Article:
Overtime Pay Rules to Change
Update from the Editors: The new overtime rules that were set to take effect on December 1 have been put on hold after a nationwide injunction was handed down on November 22 by a federal judge in Texas. Read more about the injunction here.
The federal Fair Labor Standards Act (FLSA) requires that most employees in the United States be paid at least the federal minimum wage for all hours worked and overtime pay at time and one-half the regular rate of pay for all hours worked over 40 hours in a workweek. The overtime and minimum wage rules apply broadly to private-sector workers. However, there are some exceptions to these rules, which the US Department of Labor (DOL) has the authority to define through regulation. One of the most commonly used exemptions is for "executive, administrative and professional" employees, the so-called "white collar" exemption.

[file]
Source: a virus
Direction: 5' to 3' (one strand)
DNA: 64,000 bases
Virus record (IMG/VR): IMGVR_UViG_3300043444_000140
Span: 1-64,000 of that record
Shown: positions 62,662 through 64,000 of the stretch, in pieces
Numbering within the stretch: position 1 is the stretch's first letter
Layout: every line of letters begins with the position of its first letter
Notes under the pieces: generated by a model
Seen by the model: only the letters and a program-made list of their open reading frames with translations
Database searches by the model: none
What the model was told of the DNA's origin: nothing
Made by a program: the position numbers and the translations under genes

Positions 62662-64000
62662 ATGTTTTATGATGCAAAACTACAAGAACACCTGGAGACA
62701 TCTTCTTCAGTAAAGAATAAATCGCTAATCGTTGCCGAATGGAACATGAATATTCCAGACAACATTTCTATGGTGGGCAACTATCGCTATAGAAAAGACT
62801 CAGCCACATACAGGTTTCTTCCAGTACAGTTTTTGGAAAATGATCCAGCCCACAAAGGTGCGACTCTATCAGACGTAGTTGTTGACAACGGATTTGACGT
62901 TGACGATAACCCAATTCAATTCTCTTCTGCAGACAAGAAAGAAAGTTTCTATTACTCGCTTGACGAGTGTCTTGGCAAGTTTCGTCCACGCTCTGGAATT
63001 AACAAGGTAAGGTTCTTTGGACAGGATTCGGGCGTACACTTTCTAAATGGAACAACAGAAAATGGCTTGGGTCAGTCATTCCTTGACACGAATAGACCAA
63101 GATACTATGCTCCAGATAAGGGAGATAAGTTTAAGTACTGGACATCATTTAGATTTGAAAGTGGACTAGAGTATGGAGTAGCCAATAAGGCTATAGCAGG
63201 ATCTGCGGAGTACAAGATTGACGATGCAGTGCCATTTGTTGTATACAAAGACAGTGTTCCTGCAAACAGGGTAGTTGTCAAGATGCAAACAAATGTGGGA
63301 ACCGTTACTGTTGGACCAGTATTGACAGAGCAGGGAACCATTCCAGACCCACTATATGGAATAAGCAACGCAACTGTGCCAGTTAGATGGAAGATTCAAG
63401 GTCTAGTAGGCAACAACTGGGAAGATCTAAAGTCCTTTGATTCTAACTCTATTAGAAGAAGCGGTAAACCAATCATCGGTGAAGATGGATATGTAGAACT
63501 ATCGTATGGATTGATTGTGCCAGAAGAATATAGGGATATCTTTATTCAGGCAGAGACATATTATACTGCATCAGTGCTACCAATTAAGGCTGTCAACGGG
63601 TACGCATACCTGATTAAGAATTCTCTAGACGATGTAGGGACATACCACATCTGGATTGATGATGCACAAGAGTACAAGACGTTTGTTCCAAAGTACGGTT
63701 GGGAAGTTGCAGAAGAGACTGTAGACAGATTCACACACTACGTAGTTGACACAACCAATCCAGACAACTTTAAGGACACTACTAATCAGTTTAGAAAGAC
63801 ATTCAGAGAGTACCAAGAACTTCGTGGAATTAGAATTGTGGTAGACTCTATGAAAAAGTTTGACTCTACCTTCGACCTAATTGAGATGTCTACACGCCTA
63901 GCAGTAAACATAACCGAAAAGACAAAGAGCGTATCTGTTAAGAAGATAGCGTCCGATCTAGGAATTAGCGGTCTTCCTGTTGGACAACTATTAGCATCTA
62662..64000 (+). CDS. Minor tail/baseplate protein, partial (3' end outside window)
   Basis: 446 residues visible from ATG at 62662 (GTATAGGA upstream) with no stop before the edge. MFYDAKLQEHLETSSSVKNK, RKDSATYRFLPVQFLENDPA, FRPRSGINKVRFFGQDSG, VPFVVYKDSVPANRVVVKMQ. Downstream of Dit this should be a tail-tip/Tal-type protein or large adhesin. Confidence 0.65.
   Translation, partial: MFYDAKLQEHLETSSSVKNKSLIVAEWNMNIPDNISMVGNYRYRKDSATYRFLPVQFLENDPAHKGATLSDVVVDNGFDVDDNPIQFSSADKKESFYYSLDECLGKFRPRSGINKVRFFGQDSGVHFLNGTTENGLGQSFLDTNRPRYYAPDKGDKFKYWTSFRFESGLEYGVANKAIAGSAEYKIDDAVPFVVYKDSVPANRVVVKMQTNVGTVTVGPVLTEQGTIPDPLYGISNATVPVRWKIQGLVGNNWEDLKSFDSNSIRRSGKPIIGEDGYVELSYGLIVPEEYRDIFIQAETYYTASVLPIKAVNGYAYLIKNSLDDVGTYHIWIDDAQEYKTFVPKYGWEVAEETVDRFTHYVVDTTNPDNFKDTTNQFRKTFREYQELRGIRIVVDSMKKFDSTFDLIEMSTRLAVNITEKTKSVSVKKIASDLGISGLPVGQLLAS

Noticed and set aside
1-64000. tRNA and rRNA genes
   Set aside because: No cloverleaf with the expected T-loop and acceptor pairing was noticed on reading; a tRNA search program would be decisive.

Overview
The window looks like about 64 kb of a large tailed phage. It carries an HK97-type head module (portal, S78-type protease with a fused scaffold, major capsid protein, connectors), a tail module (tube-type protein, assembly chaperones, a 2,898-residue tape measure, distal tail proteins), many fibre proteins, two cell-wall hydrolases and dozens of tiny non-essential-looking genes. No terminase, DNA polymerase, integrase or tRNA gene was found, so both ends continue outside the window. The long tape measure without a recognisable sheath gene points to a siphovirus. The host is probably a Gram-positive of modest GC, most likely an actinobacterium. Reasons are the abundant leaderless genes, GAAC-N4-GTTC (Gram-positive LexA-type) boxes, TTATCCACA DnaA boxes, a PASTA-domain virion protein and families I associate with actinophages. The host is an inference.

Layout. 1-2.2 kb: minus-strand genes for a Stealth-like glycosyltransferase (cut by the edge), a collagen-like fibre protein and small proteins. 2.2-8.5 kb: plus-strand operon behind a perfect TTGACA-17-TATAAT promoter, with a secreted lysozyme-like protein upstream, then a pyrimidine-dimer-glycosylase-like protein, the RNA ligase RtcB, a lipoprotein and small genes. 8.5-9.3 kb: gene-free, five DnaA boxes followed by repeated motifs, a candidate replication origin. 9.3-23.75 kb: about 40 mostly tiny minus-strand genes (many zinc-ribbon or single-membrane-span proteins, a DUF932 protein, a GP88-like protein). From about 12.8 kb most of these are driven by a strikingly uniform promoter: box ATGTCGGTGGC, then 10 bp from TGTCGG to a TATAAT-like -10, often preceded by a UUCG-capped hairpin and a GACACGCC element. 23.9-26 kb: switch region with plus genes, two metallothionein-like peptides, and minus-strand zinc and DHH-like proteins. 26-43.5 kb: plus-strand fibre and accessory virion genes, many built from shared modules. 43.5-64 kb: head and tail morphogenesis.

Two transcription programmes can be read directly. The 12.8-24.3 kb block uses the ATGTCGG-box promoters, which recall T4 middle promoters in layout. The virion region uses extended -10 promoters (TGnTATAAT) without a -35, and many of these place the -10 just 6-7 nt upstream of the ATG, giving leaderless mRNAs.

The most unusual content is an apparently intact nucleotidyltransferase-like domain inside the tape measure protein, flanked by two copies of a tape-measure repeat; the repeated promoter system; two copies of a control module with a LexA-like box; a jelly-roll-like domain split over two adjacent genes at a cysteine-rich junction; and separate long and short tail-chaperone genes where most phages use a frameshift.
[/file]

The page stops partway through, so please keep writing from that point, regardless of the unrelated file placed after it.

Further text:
Workers who are paid hourly wages or who earn below a certain salary are generally protected by overtime regulations, while those above the threshold who perform executive, professional, or administrative duties are not. That threshold has been updated twice in the last 40 years, leaving millions of low-paid, salaried workers without these basic protections. However, in May, the DOL finalized an update to that threshold, which goes into effect on December 1, 2016. This update increases the overtime threshold amount for exempt salaried employees, from the current $23,660 a year (or $445 a week) to $47,476 a year (or $913 a week).